Yokohama is considered fondly as the ‘the birthplace of Japanese modernity’. It was the first port of Japan, forging a bridge between Japan and the rest of the world and providing a platform for the city to be the source of many firsts for Japan. Yokohama encapsulates the true essence of a Japanese city with its bustle, sophistication, and convenience, juxtaposed with a lazy seaside charm owed to wide streets and sweeping views across Tokyo Bay. People often joke that Yokohama is where you go to get a break from Tokyo, Yokohama to Tokyo only being 30 minutes by train, and there’s no mystery as to why it is a busy tourist hub. Do plan your trip with the weather in mind though – in my part of the world each season provides a new canvas. Rich in history and culture, packed bars and amazing food spilling out from every crevice, with so many things to see and do, what to do in Yokohama is a rhetorical question. Here is a list of the top things to do in Yokohama, my beautiful city.
Soak in the View from the Sky Garden, Yokohama Landmark Tower
Start your Yokohama sightseeing adventure with a birds-eye panoramic view of the cusp where Yokohama’s cityscape meets the ocean, cosmos and beyond. Use the main entrance to the Landmark Tower Plaza to find the lift that will zoom you up to the Tower Sky Garden. The Yokohama Landmark Tower stands at a height of 273m high, with the fastest elevator in Japan, prepare for an ear-popping experience as you bolt up 69 floors in 40 seconds! Regardless of time of day it is guaranteed to provide you with the best view of Yokohama and makes an easy climb to the top of any must-do list, an experience that should be included in even the shortest itineraries! Grab a comfortable seat, kick back and enjoy a drink or two, coupled with a bite to eat and a killer view at the Sky Lounge Café. You might even be greeted by Mt. Fuji in the background. Note that these seats are reserved for customers of the Sky Lounge Café, so be sure to secure a top spot! With Yokohama mapped out in front of you, it’s hard to do anything but unwind.
Ride the Ferris Wheel at Cosmo World
For those seeking a dose of adrenalin, and only a stone-throw away from Yokohama Tower, lies a Yokohama attraction fit for the fam, a group of friends, even worth a trip if you a solo-traveler. Yokohama’s Cosmo World – marked by its gigantic ferris-wheel, dubbed locally as Cosmo Clock 21 – reminds us of the time during the bustle of the day-to-day and illuminates the sky in a plethora of color at night. It also boasts a really cool roller-coaster and many other exhilarating rides; but what is even more cool is that entry is free! You only have to pay for the attraction you want to try. Girls in Yokohama joke that you know a guy is a hopeless romantic if he treats you to a nighttime view of Yokohama, all lit up in techni-color wonder from the ferris wheel; it is spectacular, a perfect date stop.
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Make Your Own Ramen at the Cupnoodles Museum
What is Yokohama famous for? Instant ramen noodles of course! Some one-time playing with your food is in order. Turn an international staple into an individual taste explosion, with this fun-filled visit for the family, where food meets creativity and education. I am very proud to say that Yokohama is the birthplace of an international and local culinary favorite. I’m sure mothers and students especially bless the day instant ramen was created. The Cupnoodles Museum is entirely dedicated to invention of instant ramen noodles and the tenacious inventor, Momofuka Ando. Momofuka Ando’s principals, creative thinking and never quit attitude resonates throughout the museum with its interesting installations, sculptures and fun interactive displays. Learn the entire process and create your own completely original Cupnoodles instant noodles package and flavor. Choose from a selection of your favorite soup from among four varieties as well as four toppings from among 12 varieties.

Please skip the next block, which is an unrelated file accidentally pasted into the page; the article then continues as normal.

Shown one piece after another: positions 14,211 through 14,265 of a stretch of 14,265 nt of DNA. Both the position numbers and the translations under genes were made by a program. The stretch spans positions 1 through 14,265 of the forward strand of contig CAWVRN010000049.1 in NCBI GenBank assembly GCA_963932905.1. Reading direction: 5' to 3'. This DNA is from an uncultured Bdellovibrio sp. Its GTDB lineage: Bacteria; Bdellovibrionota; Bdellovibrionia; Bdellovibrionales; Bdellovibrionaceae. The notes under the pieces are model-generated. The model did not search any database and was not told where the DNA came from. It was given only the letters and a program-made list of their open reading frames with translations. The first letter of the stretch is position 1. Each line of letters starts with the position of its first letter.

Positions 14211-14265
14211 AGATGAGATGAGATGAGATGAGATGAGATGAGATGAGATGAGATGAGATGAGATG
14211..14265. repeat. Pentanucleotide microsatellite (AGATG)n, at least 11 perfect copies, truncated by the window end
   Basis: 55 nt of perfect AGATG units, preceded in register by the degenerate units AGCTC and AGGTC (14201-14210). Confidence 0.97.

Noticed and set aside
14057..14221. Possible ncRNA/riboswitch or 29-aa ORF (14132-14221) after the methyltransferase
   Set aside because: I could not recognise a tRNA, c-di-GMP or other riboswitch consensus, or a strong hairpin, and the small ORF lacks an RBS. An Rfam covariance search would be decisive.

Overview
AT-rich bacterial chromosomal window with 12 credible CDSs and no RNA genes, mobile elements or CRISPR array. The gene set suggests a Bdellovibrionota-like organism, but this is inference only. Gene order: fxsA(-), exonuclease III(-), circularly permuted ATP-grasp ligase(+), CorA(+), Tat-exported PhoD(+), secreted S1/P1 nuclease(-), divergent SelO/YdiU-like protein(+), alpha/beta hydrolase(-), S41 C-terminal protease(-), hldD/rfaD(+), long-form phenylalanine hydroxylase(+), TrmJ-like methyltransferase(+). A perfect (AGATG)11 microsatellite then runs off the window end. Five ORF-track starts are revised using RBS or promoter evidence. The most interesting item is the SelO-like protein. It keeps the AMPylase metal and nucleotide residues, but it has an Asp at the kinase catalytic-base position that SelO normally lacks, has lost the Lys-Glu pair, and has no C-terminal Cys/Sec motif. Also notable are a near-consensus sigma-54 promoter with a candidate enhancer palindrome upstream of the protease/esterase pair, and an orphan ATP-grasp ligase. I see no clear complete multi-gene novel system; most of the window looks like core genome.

Photo Credit: Cupnoodles Museum
Visit the Red Brick Warehouse (Akarenga)
Less than 10 minutes away from the Cupnoodles Museum, the beautiful Red Brick Warehouse stands out like a sore thumb, entirely different from the backdrop it rests against. Take a scenic stroll, absorb the views of the pier and beyond and enter what was once the first customs building of Japan. The warehouse now occupies a variety of restaurants, bars and boutique-type stores. A definite stop if you want to buy something more unique to take back home from Japan. It is usually quiet during the weekdays, but often hosts a festivals over weekends, which is always well-worth checking out.
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Picnic in Yamashita Park (Naka)
Yokohama with kids is a breeze, with many greenbelts to let go of some steam or catch your breath. Our parks are always notably clean, something my expat friends always remark on. Yamashita Park is a local favorite, day or night, a low cost, must see Yokohama attraction to add to your itinerary. A less than 10-minute walk from Chinatown. The park is an ever changing canvas throughout the year – cherry-blossoms sweeten the air in spring and all shades of brown and earthy scents fill the air during Autumn. The park is a well-known date spot, with amazing views of the bay during the day with a more romantic air, all lit up at night. It has many picnic areas, but do take a stroll to Osanbashi, a uniquely designed greenbelt built on top of a pier overlooking the harbor. The park has all sorts of interesting apparatus for children to play and interact with. There is a ship docked permanently to entice and educate little ones about life on the open sea, and you can even buy tickets to take a cruise around the harbor.
Photo Credit: www.ambassadors-japan.com
Adventure at Yokohama Hakkeijima Paradise